ALTON I. SUTNICK, M.D., F.A.C.P.; BARUCH S. BLUMBERG, M.D., D. PHIL., F.A.C.P.; EDWARD D. LUSTBADER, PH.D.
To the editor: Kolk-Vegter, Bosch, and van Leeuwen (1) described 11 patients with chronic renal disease treated at a hemodialysis unit in Amsterdam, The Netherlands. They developed anicteric hepatitis, with serum glutamic pyruvic transaminase (SGPT) elevations of over 150 units. In all but one, Australia antigen (hepatitis B surface antigen, HBSAg) was detected in the blood. All the patients had a spontaneous rise in hemoglobin level, and transfusion requirements were less than those of 34 other dialysis patients who did not have liver disease.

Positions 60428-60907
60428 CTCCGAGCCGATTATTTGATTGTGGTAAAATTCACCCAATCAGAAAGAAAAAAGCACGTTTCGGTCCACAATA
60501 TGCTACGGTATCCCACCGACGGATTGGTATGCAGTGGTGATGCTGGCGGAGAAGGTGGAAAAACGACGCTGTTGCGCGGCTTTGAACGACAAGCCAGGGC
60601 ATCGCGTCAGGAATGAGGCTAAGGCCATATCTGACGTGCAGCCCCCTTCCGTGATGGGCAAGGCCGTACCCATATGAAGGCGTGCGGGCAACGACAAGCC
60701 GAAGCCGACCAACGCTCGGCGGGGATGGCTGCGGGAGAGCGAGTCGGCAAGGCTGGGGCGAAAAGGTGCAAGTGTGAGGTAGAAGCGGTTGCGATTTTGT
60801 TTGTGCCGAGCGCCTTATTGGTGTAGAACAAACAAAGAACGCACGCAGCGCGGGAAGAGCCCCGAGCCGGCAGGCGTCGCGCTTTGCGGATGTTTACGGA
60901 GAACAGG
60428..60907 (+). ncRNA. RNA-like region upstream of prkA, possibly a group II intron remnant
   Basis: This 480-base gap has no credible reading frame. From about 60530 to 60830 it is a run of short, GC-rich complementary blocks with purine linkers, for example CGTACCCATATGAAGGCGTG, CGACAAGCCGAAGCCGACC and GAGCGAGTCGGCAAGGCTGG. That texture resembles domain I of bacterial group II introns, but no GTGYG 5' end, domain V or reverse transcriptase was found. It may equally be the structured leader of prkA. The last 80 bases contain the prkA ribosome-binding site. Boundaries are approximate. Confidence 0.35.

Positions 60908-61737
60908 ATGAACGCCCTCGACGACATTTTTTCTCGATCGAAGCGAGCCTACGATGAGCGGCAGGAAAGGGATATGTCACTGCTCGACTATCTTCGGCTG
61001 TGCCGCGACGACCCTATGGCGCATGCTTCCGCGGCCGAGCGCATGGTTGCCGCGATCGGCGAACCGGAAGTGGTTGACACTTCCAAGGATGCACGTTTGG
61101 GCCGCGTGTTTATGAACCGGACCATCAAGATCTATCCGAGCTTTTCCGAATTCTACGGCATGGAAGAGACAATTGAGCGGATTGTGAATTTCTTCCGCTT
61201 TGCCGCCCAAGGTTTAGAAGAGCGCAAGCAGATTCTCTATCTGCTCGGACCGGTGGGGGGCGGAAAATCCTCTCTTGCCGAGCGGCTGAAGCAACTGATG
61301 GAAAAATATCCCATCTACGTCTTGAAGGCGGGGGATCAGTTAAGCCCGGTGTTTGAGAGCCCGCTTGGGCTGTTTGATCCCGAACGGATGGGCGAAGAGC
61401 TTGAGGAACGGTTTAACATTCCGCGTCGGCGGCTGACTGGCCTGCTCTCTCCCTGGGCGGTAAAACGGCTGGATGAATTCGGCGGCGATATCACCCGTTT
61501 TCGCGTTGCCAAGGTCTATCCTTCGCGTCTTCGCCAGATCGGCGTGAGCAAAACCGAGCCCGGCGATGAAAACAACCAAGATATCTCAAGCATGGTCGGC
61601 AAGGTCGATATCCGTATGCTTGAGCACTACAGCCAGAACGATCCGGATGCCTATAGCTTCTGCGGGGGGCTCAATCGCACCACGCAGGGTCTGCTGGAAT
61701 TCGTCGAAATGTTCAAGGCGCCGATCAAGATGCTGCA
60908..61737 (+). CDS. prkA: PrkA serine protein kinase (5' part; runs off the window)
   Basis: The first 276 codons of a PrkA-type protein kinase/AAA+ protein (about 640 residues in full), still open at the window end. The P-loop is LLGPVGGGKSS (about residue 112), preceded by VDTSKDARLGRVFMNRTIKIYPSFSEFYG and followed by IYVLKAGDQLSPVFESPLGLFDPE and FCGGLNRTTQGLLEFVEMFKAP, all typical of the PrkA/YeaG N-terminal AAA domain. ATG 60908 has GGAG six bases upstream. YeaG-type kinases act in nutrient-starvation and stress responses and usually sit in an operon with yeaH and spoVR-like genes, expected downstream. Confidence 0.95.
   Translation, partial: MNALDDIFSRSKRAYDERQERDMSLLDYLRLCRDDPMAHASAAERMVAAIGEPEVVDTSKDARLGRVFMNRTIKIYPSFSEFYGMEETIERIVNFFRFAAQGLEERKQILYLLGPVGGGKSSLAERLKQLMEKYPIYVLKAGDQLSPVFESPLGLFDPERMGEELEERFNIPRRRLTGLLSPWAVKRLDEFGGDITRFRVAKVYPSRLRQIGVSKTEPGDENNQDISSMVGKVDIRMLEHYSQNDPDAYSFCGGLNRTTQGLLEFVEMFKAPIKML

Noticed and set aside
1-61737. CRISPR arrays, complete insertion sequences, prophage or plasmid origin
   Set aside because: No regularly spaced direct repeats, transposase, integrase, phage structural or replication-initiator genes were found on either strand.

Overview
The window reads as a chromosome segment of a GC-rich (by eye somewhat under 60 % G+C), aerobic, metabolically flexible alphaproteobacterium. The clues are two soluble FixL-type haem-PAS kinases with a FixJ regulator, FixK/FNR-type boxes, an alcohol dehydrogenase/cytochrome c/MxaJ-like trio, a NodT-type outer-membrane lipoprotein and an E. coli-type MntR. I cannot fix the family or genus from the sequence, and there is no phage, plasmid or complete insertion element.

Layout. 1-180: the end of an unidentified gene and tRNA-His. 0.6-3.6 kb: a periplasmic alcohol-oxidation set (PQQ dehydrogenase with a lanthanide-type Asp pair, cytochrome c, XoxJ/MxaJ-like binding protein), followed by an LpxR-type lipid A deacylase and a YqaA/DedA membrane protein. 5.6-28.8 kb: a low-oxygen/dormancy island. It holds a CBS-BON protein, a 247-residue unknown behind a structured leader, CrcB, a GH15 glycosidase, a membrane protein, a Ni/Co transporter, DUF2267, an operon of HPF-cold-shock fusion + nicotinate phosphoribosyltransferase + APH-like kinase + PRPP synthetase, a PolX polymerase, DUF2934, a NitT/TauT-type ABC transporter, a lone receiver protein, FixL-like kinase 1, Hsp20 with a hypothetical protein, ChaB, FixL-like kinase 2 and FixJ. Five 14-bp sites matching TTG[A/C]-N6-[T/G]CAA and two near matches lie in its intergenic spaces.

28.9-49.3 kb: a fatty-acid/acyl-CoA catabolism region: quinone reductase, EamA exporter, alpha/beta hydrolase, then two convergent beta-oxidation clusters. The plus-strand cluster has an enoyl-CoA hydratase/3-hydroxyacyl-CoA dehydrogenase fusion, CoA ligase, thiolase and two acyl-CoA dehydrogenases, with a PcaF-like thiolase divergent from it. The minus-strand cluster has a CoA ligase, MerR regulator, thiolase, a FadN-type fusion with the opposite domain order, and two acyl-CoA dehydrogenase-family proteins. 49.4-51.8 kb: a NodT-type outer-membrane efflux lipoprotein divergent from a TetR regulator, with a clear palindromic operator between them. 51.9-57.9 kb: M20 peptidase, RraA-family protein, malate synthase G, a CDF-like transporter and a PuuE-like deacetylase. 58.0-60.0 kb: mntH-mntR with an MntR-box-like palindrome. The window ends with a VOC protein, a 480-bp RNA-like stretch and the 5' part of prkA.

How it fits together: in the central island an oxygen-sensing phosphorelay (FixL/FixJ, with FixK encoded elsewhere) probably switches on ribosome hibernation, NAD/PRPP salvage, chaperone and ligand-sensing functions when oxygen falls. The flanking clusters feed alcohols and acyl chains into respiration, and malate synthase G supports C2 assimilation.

In 1965 we began evaluating patients with Down's syndrome and HBSAg and in 1966 found that
SUTNICK AI, BLUMBERG BS, LUSTBADER ED. Elevated Serum Iron Levels and Persistent Australia Antigen (HBSAg). Ann Intern Med. ;81:855–856. doi: 10.7326/0003-4819-81-6-855
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Published: Ann Intern Med. 1974;81(6):855-856.
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